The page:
Coordination of Strategic Plan

The City will continue its partnerships with other public agencies for-profit and non-profit private organizations to benefit the citizens of Monterey Park. The MPRA has adopted and is implementing a housing Implementation Plan including a series of affordable housing programs. Non-profits such as Christmas in April contribute to the city's goal of improving the quality of life for the community's seniors.

As the City implements the HOME program, it will certify a community based Non-Profit housing organization to develop, own and/or sponsor affordable housing;

In addition, the LA County CDC administers the Section 8 program in the City. Monterey Park however has established its own Housing Authority in 1992. The purpose of developing the Authority was to assist with the acquisition via eminent domain for affordable housing sites outside of Redevelopment Agency Project Areas. Powers of the Housing Authority such as subsidized housing assistance may be utilized in the future.


Description of Key Projects

During the 1995-96 Fiscal Year, the City of Monterey Park received a Community Development Block Grant of $1,578,000 and for the first year received a HOME Investment Partnership Grant of $374,000. The Monterey Park Redevelopment Agency (MPRA) will provide matching funds of $126,000 bringing the total HOME Funds available to $500,000. This is the minimum amount needed to participate in the program.

Monterey Park will also have $5,000 of program income from 1994-95 year.

Some General Fund monies and other funds are used indirectly for the facilitation of Housing and Community Development Programs.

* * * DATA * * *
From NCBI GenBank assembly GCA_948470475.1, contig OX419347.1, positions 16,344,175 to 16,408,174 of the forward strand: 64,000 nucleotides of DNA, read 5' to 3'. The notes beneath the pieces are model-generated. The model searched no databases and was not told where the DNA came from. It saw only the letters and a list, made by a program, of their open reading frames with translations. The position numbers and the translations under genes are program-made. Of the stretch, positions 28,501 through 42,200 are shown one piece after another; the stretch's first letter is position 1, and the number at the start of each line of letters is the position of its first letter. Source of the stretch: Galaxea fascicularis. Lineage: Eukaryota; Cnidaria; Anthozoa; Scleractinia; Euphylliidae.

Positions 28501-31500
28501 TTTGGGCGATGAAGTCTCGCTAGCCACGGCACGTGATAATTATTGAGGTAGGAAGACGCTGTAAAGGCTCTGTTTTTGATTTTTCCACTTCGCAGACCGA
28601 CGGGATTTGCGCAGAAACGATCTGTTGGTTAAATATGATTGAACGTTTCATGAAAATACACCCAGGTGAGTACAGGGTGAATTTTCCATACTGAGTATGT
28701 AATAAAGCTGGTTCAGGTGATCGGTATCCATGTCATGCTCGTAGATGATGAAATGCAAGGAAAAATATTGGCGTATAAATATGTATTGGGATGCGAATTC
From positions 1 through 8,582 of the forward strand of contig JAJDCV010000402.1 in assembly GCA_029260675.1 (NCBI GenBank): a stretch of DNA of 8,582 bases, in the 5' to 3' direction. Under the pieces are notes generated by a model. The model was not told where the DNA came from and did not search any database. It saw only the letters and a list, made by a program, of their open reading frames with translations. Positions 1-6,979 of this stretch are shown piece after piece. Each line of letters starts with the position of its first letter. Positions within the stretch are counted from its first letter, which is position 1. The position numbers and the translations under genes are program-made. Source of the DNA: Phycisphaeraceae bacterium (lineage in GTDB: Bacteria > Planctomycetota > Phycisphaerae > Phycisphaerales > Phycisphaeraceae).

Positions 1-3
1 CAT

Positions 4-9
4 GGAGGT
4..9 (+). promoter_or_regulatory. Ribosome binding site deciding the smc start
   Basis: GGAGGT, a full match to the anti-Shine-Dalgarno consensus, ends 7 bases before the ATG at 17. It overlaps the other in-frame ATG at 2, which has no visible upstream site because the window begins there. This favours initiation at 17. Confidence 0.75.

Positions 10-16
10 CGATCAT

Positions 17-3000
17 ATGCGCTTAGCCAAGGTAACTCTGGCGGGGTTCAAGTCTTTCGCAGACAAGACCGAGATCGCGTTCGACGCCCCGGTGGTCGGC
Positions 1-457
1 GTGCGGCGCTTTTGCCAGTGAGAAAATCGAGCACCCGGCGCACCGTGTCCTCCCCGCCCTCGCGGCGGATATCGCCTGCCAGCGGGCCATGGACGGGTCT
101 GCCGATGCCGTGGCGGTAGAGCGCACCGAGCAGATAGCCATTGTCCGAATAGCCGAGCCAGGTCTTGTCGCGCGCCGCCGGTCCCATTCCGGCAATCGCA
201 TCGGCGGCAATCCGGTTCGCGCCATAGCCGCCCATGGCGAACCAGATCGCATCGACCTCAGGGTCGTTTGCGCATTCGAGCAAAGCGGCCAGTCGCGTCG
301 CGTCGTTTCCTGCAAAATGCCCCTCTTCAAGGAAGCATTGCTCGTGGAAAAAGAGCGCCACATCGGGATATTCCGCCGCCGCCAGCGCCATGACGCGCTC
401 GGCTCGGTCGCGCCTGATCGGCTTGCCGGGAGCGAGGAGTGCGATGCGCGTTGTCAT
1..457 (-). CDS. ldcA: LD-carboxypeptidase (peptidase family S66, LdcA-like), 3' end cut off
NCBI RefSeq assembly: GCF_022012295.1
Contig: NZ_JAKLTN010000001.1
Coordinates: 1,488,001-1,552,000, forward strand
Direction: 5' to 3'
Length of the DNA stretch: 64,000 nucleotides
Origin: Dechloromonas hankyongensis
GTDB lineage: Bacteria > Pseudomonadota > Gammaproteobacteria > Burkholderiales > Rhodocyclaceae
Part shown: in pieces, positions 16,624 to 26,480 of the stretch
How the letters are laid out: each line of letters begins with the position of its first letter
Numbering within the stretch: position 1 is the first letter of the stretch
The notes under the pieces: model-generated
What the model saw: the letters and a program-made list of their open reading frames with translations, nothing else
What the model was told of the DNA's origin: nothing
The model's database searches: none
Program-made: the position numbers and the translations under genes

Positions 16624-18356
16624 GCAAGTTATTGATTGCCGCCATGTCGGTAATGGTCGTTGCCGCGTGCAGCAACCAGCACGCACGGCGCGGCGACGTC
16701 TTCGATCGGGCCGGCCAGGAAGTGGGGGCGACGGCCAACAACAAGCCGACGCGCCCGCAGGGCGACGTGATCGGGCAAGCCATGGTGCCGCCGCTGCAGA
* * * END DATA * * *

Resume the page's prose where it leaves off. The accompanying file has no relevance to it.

The following activities will be funded with CDBG/HOME monies for Fiscal Year 1995-96:

1. Planning and Administration: This activity funds the overall administration of the CDBG program.
Locations: 320 W. Newmark Avenue $148,925

2. Fair Housing: This activity is administered by contract with the San Gabriel Valley Fair Housing Council to provide Fair Housing Services to low income persons. Eighty (80) persons are expected to benefit from these fair housing services.
Location: City-wide to CDBG Eligible persons $23,000

3. Code Enforcement: Pays the salaries of code enforcement officers who enforce local municipal codes and property maintenance ordinances in CDBG eligible areas of the City. 2,000 households are expected to be affected.
Location: CDBG eligible census tracts and block groups $150,513

4. Single Family Residential Rehabilitation: This is a Critical Maintenance Grant which provides low income residents owners with a grant of $4,000 to rehabilitate their homes. 40 households are expected to benefit during the program year.
Location: City-Wide CDBG Eligible recipients $60,957

5. Community Fund: Fund for (13) different Non-Profit agencies who provide public services to a variety of low-income residents in the City of Monterey Park. These funds are expected to benefit 500 persons this program year.
Location: Various $56,000

6. Multi-Family Rehabilitation: This program provides an interest subsidy of 50% to property owners of Low Income renters for rehabilitation costs. This program expects to benefit (150 HOUSEHOLDS THIS YEAR.
Location: City-Wide (CDBG Eligible tenants) $20,000

7. Commercial Rehabilitation Facade Program: Rehabilitation of facades of privately owned businesses. This program expects to benefit 20 businesses in 1995-96.
Location: City-Wide $150,469

8. Targeted Public Facilities: A public parking facility to be constructed in the downtown parking are.
Location: 100 E. Garvey $207,000

9. Section 108 Repayment: Loan Guarantee for Redevelopment project for development of Monterey Park Village
Location: 2000 S. Atlantic Blvd. $387,181


MAP 1 depicts points of interest in the jurisdiction

MAP 2 depicts points of interest and low-moderate income areas.

MAP 3 depicts points of interest, low-moderate income areas, and minority concentration levels.

MAP 4 depicts points of interest, low-moderate income areas, and unemployment levels.

MAP 5 depicts points of interest, low-moderate income areas, and proposed HUD funded projects; in addition, a table provides information about the project(s).

MAP 6 depicts proposed HUD funded projects at street level for one neighborhood.

To comment on Monterey Park's Consolidated Plan, please contact:

Roger Grody
CDBG Coordinator
PH: (818) 307-1387

Return to California's Consolidated Plans.